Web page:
large and among the most effective
UNCLE SAAU "CHINESE
WOULD ill THEM
Mayor's Purpose Regarding
LANE DISCLOSES PURPOSE
Tells What He Will Do It Ho Can
"Get His Claws on Them"
by Any Legal
"If I can get my claws on them. I am
going to nail them." said Mayor Lane
yesterday, when asked what action he
proposed taking with reference to the
Milwaukie gambling fraternity. "My le
gal advisers are investigating the matter
now," ho continued, "and If they decide
that I bave any jurisdiction under the
section of the city charter that presumes
to give the Mayor and Chief of Police nf
Portland authority ovr gambling games
within a radius of four miles of the cor
porate limits, I am going to proceed ac
cordingly, but otherwise I shall let the
thing alone, as I do not believe in 'but
"I understand th Attorney-General has
expressed the opinion that I have no
jurisdiction, and that his conclusions arc
concurred In by District Attorney Man
ning and City Attorney McNary. How
ever, I shall sift It to the bottom, and If
there is any chance for me to get hokl
of them legally. I am going to do so."
In response to the inquiry If there was
not a state law against the system of
gambling in vogue at Milwaukie, and if
he could not proceed as a citizen to close
up the games, the Mayor replied that he
had his hands full at home as much as
he could do. m fact, to mind his own
business and he did not propose to hunt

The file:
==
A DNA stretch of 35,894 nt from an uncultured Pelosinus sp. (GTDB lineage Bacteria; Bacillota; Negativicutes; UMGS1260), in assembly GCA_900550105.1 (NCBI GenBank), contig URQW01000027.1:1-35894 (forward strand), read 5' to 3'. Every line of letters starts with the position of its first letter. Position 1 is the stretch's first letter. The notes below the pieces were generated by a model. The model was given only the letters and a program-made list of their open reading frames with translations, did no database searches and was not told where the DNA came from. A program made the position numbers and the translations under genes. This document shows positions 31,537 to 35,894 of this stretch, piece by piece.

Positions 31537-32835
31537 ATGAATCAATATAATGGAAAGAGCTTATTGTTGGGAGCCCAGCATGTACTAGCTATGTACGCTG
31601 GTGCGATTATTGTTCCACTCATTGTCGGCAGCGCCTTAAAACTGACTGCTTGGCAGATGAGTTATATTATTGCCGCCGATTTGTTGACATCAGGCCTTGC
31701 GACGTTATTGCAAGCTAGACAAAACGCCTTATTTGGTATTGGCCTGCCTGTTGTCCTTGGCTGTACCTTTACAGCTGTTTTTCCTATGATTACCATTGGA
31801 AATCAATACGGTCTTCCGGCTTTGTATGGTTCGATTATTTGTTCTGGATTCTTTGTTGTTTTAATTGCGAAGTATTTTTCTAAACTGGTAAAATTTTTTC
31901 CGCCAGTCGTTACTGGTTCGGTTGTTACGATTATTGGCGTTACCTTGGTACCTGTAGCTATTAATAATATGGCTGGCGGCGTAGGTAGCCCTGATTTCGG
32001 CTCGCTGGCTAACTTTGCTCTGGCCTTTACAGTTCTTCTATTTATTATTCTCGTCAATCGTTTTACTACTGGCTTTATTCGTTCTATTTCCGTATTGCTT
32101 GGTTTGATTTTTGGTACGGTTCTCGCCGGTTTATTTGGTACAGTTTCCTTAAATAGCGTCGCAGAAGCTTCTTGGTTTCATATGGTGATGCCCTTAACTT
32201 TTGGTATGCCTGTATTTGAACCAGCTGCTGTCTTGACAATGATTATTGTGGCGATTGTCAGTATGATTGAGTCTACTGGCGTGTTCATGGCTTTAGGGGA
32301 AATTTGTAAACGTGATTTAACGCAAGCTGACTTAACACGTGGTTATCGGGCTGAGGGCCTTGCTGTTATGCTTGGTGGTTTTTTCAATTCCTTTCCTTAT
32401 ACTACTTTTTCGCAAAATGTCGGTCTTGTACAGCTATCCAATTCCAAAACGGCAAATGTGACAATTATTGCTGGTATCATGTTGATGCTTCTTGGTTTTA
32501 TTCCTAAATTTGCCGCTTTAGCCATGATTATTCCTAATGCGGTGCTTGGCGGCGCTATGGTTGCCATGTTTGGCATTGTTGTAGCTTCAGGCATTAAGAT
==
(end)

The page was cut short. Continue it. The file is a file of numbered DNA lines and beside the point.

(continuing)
for trouble on the outside.
The Chief of Police was yesterday di
rected by the Mayor to Instruct the mem
bers of his force. Irrespective of rank, to
do away with the habit of wearing whlto
gloves while on duty.
"I mas be shy on Latin, but I am long
on Chinook." said he, "and have adopted
as my motto. 'Hlyu work, halo airs,'
which, interpreted Into North American,
means, 'lots of work and no style. "
Heretofore the Executive Board has
opened Its sessions every Friday at 4
o clock, but commencing with this after
noon the Mayor proposes to establish an
Innovation by making 2:30 P. M. the offi
cial hour for assembling. This new order
of things was hailed with delight by those
around the City Hall, as the hour for
meeting under the preceding administra
tion was anything but popular on account
of its lateness.
The Council chamber has also been de
cided on as the meeting place of the Ex
ecutive Board, in future, instead of the
cramped quarters adjoining the Mayor's
office, and this likewise Is considered a
May Not Repair Building.
Summary measures were adopted by
Building Inspector Howard Whiting, yes
terday afternoon, to prevent workmen
from repairing an old wooden structure
on Davis street, between Fifth and Sixth,
known a- the Povey Bros." glassworks.
The edifice already has a record for un-
safcty. having fallen several years ago
and seriously injured a fireman, so when
Russell & Blyth, the agents, undertook to
place the edifice again in commission.
Whiting promptly vetoed the idea, and
threaten the xnjDlw-s of the firm with
arrest If they proceeded, and this had the
The building is not only dilapidated. :but
Is also within the lire limits, and Inspector
Whiting Is determined that the municipal
lawi? governing the matter shall be vigor